Or, find a program that will record the aggregated sound output from the built in sound system


 
 
 
 




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  # 1896454 6-Nov-2017 22:28
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Thread bump. Still hunting for a laptop. As I travel from time to time, I have a few specific needs:

 

* needs to be small (13.3"-14")

 

* HP brand. Had lots of good experience with them and would like to stay with them

 

* Needs to support standalone microphone input. I do a lot of voice recording and need to just be able to plug in a microphone (not a headset) and record. A fair few of the new HP's I've looked at state in the manual "does not support standalone microphones"...which is what I guess I'm trying to use here.

 

Any suggestions? Note that using USB for audio is not an option as this needs to be fairly good quality.


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  # 1896459 6-Nov-2017 22:44
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Why can't you use the in built mic?





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  # 1896465 6-Nov-2017 22:47
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 Because it needs to be near FM-radio quality - I can't use a webcam microphone, it won't work for what I'm trying to do (voicing commercials).


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  # 1896466 6-Nov-2017 22:49
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Any (well not a $10 piece of junk) USB mic will typically crap all over onboard sound quality. Blue yeti is a commonly used one that seems to work well. Onboard sound is very noisy because its in among all the other digital circuitry and you will get squeeks from drive access and CPU frequency changes etc.





Richard rich.ms



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  # 1896469 6-Nov-2017 22:56
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Hmm if USB sound isn't as bad as I thought it was...I will have a look into that.

 

Just seems strange they would remove support for a standalone microphone...why would they do that? Odd.




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  # 1896470 6-Nov-2017 22:58
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richms:

 

There are 2 wirings of 4 pole jacks, not sure which is used on laptops but I had to get an adapter to make a phone headset work on a xbox controller.

 

Plenty of adapter cables on aliexpress or ebay for about 70c including delivery. This type of thing - no idea if this one will work.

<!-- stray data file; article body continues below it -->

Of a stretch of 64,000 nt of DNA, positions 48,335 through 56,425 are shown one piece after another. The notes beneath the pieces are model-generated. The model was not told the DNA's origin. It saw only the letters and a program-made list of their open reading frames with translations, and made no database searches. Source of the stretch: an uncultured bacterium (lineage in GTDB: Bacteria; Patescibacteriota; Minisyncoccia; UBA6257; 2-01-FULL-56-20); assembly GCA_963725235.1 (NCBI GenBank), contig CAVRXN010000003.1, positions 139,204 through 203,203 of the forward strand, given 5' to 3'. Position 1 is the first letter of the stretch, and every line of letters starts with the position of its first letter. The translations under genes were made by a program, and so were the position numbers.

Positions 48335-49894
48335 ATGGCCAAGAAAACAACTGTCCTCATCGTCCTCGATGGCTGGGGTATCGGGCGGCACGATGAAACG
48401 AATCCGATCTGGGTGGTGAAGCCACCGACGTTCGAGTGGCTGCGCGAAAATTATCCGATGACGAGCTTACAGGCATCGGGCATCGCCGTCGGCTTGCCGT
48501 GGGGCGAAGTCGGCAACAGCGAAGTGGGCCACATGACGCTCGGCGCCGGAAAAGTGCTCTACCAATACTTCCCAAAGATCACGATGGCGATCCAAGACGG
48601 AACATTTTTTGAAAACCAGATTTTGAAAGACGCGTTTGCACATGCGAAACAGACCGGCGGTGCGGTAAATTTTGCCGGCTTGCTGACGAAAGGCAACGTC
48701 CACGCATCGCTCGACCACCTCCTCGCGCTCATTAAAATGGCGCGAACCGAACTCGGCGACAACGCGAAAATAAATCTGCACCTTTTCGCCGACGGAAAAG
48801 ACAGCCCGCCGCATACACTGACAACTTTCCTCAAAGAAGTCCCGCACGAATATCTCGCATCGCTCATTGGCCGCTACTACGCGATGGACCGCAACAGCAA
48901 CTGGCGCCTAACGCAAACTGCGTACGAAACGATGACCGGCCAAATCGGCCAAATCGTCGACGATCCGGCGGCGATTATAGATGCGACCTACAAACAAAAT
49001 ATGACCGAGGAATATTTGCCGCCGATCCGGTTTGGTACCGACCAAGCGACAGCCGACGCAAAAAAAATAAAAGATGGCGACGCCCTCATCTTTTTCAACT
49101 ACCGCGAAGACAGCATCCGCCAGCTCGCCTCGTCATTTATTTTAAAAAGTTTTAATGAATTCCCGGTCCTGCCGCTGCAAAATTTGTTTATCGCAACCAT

If you need adapter because you only get audio when pushing the headset button then its called a CITA to something adapter.

 

 

Having said that, I wonder if the adapter you mention here would work?




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  # 1903067 16-Nov-2017 23:47
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Thread bump...I found this:

 

https://www.amazon.com/Creative-Labs-70SB173000000-Sound-Blaster/dp/B06XBZ38ZJ

 

This might do the trick? Anyone used one? If so, what's the difference between the 2 and the 3?

 

I recall Sound Blaster being pretty good - but that was back in the, uh, "olden days".


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  # 1903105 17-Nov-2017 08:02
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Right, get into digital age mate... (no offence). 

 

Although I love the essence of Analouge audio, but using bog standard audio inputs on a laptop ....ok does the trick but thesedays you want to control that a bit more..

 

Just curious what sort of mic you use?  (those handheld voice recorders e.g. TASCAM, are really neat). 

 

 

 

Heres an example of an Analouge to Digital Converter (via USB).   Heaps of options/brands and pricing bands for you to work with. 

 

Perhaps go for a touch/feel/look at your nearest supplier of audio equipment and explain what you want to do then take it from there (to see how it will fit your needs for ease of use and compatibility into whatever you are using to record (software). 

 

https://www.rockshop.co.nz/shop/behringer-umc22-u-phoria-audio-interface.html